Cabin Attendant Special Early Retirement Plan Applicants
Tokyo January 15, 2008: JAL International has received applications for a special early retirement plan from a total of 320 cabin attendants in Japan. The deadline for applications was December 21, 2007.
The voluntary plan was offered to cabin attendants who at the time of March 31, 2008 will have completed at least 15 years service and will be 54 years or older if they hold managerial positions, or will be 50 years old or older if they hold non-managerial positions. 900 staff were eligible for the early retirement plan.
The retirement date for the successful applicants will be at either the end of March, or September, 2008.
This brings to 1,200 the total number of applicants for early retirement plans offered by JAL in FY2007, the year ending March 31, 2008.
On August 24 2007, JAL announced that it had decided to ask ground staff in Japan in middle management positions (‘jicho’ & ‘kacho’ class in Japanese) who were 49 or above as of March 31, 2007 and had been employed for at least 15 years to apply for a special early retirement plan. The company received 630 applications for this scheme. The retirement date for these staff was November 30, 2007.
JAL also offered an early retirement program to senior management staff in Japan who were 54 years and over on March 22, 2007. Applicable staff for the new program were vice president level department heads (‘bucho’ class in Japanese) in JAL’s ground-based staff, cabin attendant and flight operations departments. A total of 250 applied and retired June 30, 2007.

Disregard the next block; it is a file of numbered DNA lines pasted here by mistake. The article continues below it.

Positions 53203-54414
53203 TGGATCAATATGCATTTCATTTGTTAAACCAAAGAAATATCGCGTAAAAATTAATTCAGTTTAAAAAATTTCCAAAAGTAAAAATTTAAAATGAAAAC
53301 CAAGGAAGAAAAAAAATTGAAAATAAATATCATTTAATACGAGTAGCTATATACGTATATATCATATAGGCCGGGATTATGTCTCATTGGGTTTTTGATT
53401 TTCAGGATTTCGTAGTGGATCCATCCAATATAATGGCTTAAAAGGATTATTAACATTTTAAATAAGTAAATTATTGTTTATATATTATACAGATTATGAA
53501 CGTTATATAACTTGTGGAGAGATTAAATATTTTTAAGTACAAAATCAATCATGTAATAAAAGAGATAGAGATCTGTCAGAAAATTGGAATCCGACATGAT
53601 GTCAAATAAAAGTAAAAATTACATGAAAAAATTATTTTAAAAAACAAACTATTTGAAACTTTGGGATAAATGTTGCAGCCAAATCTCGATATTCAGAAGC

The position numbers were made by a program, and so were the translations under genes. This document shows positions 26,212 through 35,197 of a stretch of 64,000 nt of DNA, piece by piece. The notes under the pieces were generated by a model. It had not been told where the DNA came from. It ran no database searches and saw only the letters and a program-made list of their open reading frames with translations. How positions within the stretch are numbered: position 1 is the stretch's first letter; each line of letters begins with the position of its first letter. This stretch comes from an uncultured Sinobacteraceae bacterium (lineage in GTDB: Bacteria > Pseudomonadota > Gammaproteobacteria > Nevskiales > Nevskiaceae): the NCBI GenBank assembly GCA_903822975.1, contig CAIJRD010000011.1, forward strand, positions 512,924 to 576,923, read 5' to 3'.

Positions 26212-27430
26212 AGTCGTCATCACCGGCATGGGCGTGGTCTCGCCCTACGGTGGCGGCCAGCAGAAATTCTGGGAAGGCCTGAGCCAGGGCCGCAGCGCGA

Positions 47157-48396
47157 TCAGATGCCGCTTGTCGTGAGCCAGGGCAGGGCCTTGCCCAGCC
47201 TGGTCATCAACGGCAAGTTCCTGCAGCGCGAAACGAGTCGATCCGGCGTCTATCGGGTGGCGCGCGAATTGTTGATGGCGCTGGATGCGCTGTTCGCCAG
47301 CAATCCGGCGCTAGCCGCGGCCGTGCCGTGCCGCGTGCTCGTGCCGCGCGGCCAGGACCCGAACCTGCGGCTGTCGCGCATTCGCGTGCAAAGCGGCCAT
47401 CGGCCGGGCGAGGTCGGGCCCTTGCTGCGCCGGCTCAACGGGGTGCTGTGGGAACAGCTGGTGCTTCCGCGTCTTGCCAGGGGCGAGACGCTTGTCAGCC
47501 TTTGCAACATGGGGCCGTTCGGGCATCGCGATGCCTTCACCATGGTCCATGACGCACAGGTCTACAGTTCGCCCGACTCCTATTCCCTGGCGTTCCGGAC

To secure smooth business operations and pass on skills and techniques, maintenance engineering staff and flight operations control staff have been excluded from the early retirement schemes.
The company announced in the FY2007-2010 Medium-term Corporate Plan (released on Feb 6, 2007) measures to trim personnel costs including the implementation of early retirement measures to build a more dynamic, and streamlined organization. The company plans to reduce personnel costs by 50 billion yen each fiscal year when compared to FY2006 through a combination of the following measures: increasing human productivity by 10% through a bold review of work content and work process, work form, manpower allocation and restructuring of affiliated businesses; suspending new hiring; not replacing retiring staff; natural reduction in addition to the implementation of special early retirement programs.